OK , so I’ve already written about Padlet once, and this is only my seventh post, but I have to write about Padlet again already. Because they just brought a whole lot of FRESH to Padlet. I noticed last week when I was introducing Padlet to some teachers that they added some new formatting, but apparently that was just the tip of the iceberg.
If you’re not already familiar with this incredibly versatile, free online tool, check out my post from May 10, 2017. This “update” increases the choices of basic formats from 3 to 5, and also adds 9 templates to choose from. (Think graphic organizers for a collaborative website.)
First, the Fresh formats.
They kept the easy-on-the-eyes vertical Stream layout and the Grid layout. They also retained the Free-form, which is known as Canvas, so you can still have students organize by characteristics and find things in common during and after brainstorming. They have added “Wall”, which you build by adding the content like bricks, and “Shelf”, which allows stacking within columns. This provides a best-of between the flexibility of Canvas with the cleaner appearance of the Grid.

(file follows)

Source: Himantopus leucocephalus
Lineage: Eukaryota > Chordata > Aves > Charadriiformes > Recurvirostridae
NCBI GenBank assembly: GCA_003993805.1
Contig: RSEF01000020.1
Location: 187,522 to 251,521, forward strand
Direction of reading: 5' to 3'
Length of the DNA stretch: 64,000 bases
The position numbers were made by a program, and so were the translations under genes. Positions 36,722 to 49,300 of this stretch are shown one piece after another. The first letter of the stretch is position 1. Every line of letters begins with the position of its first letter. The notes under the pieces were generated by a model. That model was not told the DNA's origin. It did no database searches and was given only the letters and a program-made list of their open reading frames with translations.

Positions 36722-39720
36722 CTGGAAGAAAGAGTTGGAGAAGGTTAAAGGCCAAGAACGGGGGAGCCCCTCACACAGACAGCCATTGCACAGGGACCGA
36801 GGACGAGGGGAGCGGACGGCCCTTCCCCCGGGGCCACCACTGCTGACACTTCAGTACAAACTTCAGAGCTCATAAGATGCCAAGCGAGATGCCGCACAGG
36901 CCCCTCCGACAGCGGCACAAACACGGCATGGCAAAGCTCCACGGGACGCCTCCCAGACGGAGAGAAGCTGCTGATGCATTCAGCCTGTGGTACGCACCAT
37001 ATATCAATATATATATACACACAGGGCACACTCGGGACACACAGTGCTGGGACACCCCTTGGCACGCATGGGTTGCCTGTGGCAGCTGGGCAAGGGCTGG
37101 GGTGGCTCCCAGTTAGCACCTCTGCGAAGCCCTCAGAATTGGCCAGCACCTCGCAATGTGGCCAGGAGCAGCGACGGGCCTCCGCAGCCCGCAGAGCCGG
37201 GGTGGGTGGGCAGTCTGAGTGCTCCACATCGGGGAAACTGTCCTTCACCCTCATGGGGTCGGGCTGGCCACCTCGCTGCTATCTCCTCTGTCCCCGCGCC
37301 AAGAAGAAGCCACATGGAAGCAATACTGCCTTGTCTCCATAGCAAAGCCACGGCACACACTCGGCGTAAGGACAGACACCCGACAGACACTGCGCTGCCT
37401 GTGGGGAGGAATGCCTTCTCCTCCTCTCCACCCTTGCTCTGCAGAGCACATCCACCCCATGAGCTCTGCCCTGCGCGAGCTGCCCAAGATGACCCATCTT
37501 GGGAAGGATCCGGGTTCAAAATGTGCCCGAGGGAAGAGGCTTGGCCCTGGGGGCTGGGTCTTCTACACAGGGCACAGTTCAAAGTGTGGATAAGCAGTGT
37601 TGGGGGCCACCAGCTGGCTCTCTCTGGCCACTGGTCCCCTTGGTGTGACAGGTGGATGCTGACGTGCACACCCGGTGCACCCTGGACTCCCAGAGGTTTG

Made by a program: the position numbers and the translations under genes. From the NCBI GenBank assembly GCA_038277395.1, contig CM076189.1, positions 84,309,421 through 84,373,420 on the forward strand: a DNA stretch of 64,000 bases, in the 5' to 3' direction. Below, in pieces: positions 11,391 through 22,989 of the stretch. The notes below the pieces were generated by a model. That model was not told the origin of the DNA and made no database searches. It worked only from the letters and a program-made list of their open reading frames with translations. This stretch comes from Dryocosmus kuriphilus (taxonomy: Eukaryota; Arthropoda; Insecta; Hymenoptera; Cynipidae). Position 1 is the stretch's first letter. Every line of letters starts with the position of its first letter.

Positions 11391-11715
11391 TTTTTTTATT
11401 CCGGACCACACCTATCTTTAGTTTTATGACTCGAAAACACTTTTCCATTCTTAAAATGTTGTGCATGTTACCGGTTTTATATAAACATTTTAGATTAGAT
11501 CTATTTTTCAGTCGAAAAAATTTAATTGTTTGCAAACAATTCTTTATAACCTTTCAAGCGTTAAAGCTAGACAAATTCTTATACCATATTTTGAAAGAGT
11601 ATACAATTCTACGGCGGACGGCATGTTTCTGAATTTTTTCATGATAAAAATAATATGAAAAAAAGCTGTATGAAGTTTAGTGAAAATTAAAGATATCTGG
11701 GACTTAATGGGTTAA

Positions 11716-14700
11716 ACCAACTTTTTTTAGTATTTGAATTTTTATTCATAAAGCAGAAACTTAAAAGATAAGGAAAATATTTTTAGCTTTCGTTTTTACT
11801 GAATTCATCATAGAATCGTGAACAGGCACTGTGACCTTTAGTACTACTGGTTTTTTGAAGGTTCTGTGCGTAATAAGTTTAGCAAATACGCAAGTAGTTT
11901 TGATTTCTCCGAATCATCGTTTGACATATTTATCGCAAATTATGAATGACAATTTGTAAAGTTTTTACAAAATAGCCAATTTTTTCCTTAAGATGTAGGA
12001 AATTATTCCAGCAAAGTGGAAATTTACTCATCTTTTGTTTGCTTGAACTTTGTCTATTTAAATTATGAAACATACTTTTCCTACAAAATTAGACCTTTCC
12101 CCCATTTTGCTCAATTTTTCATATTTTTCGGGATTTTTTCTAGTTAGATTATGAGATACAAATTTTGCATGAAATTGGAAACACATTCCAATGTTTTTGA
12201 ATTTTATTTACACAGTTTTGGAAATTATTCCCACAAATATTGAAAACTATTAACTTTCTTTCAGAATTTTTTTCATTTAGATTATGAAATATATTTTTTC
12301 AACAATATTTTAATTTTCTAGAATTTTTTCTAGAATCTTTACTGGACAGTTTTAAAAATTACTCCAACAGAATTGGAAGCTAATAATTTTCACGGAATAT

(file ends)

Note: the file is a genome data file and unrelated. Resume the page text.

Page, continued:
Now, onto the Fresh templates. You’ve always been able to customize the background of your Padlet. In addition to a growing library of backdrops they provide, you could also upload your own background. So, if you had a graphic organizer you wanted to put in the background, you could. You still can. But now they’ve made templates to cover some of those needs.
As you can see, they have added Kanban Board, Q&A, Moodboard, Bookmarks, Organizational Chart, Storyboard, (yes, Storyboard!) KWL Chart and Video Playlist, each with a brief description, in case “Kanban Board” is a new term to you.
You may have noticed I said earlier there were 9 templates, but that’s only 8. This is the best part! What is the 9th template?
Whatever you want it to be!
Wow. That’s Fresh. That’s Padlet.